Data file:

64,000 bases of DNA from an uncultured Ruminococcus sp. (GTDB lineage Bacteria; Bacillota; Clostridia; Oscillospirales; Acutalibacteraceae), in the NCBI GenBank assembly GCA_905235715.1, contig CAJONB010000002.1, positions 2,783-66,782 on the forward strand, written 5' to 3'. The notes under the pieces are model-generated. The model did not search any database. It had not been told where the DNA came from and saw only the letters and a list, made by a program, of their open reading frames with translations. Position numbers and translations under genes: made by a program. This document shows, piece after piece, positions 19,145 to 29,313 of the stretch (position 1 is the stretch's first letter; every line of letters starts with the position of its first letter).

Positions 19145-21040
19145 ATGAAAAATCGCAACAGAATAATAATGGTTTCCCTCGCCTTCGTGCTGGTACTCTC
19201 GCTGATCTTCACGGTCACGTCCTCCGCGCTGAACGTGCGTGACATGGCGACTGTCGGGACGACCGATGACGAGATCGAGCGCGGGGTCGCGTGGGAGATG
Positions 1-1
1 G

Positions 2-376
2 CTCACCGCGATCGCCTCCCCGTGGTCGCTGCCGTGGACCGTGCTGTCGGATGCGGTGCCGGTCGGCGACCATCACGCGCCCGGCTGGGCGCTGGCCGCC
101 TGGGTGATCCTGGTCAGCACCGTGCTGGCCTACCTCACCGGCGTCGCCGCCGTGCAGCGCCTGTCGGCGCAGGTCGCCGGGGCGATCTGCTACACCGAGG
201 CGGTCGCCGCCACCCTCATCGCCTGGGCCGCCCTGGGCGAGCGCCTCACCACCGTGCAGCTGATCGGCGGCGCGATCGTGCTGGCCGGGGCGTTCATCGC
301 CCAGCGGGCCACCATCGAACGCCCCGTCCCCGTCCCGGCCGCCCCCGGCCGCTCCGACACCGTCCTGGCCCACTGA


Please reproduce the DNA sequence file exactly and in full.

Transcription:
64,000 bases of DNA from an uncultured Ruminococcus sp. (GTDB lineage Bacteria; Bacillota; Clostridia; Oscillospirales; Acutalibacteraceae), in the NCBI GenBank assembly GCA_905235715.1, contig CAJONB010000002.1, positions 2,783-66,782 on the forward strand, written 5' to 3'. The notes under the pieces are model-generated. The model did not search any database. It had not been told where the DNA came from and saw only the letters and a list, made by a program, of their open reading frames with translations. Position numbers and translations under genes: made by a program. This document shows, piece after piece, positions 19,145 to 29,313 of the stretch (position 1 is the stretch's first letter; every line of letters starts with the position of its first letter).

Positions 19145-21040
19145 ATGAAAAATCGCAACAGAATAATAATGGTTTCCCTCGCCTTCGTGCTGGTACTCTC
19201 GCTGATCTTCACGGTCACGTCCTCCGCGCTGAACGTGCGTGACATGGCGACTGTCGGGACGACCGATGACGAGATCGAGCGCGGGGTCGCGTGGGAGATG
Positions 1-1
1 G

Positions 2-376
2 CTCACCGCGATCGCCTCCCCGTGGTCGCTGCCGTGGACCGTGCTGTCGGATGCGGTGCCGGTCGGCGACCATCACGCGCCCGGCTGGGCGCTGGCCGCC
101 TGGGTGATCCTGGTCAGCACCGTGCTGGCCTACCTCACCGGCGTCGCCGCCGTGCAGCGCCTGTCGGCGCAGGTCGCCGGGGCGATCTGCTACACCGAGG
201 CGGTCGCCGCCACCCTCATCGCCTGGGCCGCCCTGGGCGAGCGCCTCACCACCGTGCAGCTGATCGGCGGCGCGATCGTGCTGGCCGGGGCGTTCATCGC
301 CCAGCGGGCCACCATCGAACGCCCCGTCCCCGTCCCGGCCGCCCCCGGCCGCTCCGACACCGTCCTGGCCCACTGA